India has moved four places on the Global Innovation Index (GII) 2020 to rank at 48 since 2019. This makes it the third-most innovative lower middle-income economy in the world, according to the report. India at the 48th place also retains the highest rank in the central and southern Asia region.
The index, compiled by the World Intellectual Property Organization (WIPO), along with Cornell University and the INSEAD Business School, presents the latest global innovation trends and annual innovation ranking of 131 economies.
India increased the most in three pillars: Institutions (61, from 77 in 2019), business sophistication (55, from 65 in 2019), and creative outputs (64, from 78 in 2019), it noted.
Under institutions, the country’s rank on indicators, such as political and operational stability (from 91 to 83), government effectiveness (from 65 to 55), and ease of resolving insolvency (from 95 to 47), improved remarkably.
Under business sophistication, indicators such as expenditure financed by business was not available last year; this time India came in at 48.
India also bettered its rank in both intellectual property payments (27, from 29 in 2019) and research talent (38, from 46 in 2019).
Under creative outputs, India increased its ranking by a combination of performance improvements and model changes. It gained 18 places in cultural and creative services exports to 21 and it ranked 31 on the new indicator on global brands, thanks to its 164 brands in the top 5,000, led by Tata Group.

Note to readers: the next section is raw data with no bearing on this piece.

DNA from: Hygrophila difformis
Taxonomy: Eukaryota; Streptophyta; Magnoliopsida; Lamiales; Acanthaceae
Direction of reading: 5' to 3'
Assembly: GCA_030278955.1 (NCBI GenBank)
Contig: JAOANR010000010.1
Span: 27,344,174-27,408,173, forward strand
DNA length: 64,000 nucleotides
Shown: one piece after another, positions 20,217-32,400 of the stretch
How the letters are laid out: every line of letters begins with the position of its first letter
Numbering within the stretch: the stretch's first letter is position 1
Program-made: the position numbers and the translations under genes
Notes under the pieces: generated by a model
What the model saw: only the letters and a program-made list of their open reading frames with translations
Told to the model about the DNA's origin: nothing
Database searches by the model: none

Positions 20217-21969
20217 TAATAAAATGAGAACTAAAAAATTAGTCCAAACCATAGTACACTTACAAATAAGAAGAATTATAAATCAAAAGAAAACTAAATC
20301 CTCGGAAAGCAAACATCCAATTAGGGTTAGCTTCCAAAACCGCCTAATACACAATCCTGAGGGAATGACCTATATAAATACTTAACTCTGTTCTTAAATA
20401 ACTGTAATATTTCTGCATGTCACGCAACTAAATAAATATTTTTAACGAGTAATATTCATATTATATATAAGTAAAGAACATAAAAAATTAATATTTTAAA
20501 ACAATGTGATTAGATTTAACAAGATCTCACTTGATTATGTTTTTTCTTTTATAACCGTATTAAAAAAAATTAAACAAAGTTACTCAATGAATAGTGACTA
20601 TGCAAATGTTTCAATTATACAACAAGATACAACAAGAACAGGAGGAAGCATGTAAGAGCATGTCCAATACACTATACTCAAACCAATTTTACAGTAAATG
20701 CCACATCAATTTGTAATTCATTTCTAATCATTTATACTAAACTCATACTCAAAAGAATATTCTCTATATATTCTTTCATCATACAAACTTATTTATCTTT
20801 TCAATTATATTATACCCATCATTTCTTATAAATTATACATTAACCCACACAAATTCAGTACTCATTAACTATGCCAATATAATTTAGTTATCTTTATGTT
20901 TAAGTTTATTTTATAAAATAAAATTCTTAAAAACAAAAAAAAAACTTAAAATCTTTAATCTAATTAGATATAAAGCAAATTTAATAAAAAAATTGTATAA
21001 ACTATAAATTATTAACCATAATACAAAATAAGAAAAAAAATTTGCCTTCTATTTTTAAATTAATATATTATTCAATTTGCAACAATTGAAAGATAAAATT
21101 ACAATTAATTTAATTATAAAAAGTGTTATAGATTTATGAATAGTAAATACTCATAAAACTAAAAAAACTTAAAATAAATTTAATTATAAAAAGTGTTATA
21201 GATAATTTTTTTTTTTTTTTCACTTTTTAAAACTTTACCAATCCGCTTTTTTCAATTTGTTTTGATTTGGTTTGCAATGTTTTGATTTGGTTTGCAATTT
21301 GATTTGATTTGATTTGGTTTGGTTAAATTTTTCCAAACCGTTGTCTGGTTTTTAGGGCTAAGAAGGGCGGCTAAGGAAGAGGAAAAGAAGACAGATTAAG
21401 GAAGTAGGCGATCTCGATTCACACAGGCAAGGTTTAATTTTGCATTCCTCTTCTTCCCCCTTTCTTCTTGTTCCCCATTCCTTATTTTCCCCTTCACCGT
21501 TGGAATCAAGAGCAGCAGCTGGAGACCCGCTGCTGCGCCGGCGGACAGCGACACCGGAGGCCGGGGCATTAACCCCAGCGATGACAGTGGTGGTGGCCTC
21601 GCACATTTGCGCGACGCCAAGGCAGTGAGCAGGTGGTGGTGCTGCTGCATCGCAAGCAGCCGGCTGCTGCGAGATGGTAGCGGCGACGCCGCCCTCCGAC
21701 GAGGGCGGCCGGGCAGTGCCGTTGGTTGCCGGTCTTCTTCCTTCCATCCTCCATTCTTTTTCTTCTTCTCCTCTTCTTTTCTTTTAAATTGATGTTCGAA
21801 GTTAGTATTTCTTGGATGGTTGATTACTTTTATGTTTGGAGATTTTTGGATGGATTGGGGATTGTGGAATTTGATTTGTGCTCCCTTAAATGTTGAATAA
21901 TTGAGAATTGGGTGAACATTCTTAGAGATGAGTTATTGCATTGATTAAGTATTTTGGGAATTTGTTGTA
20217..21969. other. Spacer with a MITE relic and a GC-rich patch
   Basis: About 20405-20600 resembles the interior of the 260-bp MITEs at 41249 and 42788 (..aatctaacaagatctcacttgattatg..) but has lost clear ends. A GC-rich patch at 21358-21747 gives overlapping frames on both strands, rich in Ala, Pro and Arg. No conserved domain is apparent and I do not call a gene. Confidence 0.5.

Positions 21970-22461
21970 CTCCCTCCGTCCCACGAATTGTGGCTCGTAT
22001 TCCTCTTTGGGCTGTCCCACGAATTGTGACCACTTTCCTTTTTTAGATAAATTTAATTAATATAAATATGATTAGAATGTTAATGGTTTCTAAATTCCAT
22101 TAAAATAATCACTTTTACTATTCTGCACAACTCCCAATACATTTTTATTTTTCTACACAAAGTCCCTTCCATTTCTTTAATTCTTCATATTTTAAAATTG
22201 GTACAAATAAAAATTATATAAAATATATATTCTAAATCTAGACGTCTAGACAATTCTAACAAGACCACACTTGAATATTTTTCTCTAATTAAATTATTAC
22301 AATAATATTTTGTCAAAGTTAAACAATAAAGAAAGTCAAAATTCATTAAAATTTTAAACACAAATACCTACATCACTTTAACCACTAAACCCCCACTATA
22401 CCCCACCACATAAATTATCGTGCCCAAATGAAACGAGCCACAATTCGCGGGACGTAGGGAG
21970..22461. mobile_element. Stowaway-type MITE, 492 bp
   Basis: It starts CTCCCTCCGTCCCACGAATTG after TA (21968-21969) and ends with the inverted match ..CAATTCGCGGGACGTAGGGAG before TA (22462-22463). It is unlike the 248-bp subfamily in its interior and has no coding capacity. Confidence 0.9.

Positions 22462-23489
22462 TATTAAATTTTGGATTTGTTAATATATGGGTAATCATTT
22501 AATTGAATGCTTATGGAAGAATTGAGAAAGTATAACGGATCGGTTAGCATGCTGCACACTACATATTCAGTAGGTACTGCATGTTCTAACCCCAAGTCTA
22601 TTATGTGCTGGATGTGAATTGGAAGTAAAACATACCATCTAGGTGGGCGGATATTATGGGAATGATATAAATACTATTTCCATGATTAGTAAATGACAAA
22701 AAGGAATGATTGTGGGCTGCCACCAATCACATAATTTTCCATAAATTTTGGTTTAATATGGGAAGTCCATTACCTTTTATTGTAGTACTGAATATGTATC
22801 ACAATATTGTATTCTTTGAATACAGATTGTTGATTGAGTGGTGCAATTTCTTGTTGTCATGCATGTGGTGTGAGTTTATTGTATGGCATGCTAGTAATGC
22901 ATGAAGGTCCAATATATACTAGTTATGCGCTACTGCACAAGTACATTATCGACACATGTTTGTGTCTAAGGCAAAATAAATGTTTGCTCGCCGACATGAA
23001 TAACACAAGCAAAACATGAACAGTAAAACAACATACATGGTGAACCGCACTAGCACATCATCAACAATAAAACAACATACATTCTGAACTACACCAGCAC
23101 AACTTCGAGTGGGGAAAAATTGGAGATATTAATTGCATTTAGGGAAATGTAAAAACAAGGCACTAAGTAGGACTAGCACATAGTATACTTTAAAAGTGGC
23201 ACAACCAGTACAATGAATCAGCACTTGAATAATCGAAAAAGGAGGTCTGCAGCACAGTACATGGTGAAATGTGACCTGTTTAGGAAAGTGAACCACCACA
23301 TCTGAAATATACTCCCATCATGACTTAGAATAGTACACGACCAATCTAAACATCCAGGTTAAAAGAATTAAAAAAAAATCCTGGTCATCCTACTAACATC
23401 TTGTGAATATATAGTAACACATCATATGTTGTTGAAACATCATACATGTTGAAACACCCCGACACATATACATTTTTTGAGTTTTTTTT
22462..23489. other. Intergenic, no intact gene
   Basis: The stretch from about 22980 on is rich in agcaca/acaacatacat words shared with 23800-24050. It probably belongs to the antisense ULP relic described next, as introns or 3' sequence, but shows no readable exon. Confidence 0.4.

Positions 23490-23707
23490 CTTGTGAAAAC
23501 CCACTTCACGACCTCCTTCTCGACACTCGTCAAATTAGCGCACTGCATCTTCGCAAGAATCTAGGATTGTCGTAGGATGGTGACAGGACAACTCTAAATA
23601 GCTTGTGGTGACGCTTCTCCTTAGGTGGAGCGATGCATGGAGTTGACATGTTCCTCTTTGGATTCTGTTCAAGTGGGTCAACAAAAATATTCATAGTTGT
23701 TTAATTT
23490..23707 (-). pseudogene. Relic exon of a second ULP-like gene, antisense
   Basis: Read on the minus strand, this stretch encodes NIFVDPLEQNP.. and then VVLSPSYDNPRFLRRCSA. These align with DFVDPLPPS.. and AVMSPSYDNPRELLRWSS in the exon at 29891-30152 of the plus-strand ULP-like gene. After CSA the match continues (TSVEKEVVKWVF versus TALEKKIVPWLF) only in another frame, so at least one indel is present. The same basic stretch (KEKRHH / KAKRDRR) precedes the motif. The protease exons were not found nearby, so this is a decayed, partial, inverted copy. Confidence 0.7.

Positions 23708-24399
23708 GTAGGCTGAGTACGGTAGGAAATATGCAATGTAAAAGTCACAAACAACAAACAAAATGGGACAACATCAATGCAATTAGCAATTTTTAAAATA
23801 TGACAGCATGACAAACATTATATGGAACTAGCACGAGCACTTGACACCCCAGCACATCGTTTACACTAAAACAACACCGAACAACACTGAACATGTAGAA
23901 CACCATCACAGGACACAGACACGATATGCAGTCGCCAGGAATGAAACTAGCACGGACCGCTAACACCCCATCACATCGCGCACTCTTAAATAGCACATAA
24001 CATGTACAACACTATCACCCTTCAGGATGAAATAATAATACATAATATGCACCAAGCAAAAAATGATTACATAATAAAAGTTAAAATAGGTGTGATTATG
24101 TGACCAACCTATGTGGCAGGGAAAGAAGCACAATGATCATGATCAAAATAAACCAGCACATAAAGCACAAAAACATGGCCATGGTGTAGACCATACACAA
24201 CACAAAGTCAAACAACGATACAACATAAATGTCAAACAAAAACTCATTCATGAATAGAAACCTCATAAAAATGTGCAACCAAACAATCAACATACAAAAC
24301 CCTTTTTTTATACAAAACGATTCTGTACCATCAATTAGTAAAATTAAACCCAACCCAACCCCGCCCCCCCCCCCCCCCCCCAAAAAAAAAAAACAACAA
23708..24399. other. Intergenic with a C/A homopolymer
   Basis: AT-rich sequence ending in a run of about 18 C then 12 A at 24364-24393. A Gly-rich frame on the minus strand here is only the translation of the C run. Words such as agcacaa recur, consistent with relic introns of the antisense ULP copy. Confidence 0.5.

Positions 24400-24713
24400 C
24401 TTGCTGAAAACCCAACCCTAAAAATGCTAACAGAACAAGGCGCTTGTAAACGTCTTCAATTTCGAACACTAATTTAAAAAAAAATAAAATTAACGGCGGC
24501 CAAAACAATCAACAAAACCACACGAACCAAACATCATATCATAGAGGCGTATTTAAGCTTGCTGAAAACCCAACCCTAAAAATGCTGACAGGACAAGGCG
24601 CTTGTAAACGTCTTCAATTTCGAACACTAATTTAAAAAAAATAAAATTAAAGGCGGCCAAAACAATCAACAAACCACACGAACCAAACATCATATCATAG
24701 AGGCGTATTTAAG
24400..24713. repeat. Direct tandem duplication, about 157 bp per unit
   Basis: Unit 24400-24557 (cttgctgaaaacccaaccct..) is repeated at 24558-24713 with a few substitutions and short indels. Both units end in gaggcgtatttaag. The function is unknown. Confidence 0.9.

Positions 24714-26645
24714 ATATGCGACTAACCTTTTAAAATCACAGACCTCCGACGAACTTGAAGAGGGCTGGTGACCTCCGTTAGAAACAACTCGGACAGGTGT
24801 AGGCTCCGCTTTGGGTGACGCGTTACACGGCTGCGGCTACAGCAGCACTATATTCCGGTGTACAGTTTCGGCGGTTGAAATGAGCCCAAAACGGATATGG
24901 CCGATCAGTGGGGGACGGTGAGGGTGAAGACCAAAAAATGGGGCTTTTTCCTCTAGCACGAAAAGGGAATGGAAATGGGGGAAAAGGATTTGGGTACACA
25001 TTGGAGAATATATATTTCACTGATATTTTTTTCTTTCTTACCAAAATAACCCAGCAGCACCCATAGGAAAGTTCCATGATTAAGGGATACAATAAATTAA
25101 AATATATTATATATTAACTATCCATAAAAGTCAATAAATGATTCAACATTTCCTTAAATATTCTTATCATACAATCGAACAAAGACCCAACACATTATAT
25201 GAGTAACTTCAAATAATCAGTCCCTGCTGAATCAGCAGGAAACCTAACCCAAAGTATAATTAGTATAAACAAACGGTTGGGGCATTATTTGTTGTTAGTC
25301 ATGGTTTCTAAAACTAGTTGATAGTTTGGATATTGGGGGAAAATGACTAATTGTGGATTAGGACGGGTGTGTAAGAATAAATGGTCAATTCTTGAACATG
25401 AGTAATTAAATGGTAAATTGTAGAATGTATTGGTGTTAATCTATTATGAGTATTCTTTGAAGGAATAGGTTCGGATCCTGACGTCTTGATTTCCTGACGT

However, India continued to lag in infrastructure, even as it moved up four notches to come in at 75, from 79 in 2019. Also, it lost seven places to move down to 60 in human capital and research, from 53 in 2019.
India came out as an innovation achiever for the tenth consecutive year. It was so because India was on the list of the first 10 countries, income-group wise.
However, Vietnam continued to leave India behind by coming in at 42, topping the list of lower middle-income group. Ukraine came in second, improving its ranking to 45, from 47 in 2019.
The report titled Who Will Finance Innovation? said gross domestic expenditure on research and development (GERD) in India increased to $63.2 billion in purchasing power parity terms in 2017–2018, from $50.3 billion in 2014–2015, accounting for 2.9-per cent share in the world.
GERD in India is mainly driven by the government sector, of which 45.4 per cent is the central government, 6.4 per cent state governments, 6.8 per cent higher education, and 41.4 per cent industry — with 4.6 per cent from public sector industry and 36.8 per cent from the private sector during the year.
Chandrajit Banerjee, director-general of the Confederation of Indian Industry, which is a partner of WIPO in India, said, “The GII report could be India’s one-stop reference to plan and accelerate our journey towards the future we imagine for our people. I encourage you to refer to this report, discuss it with others, and consider ways we can improve as individual nations and as a global community.”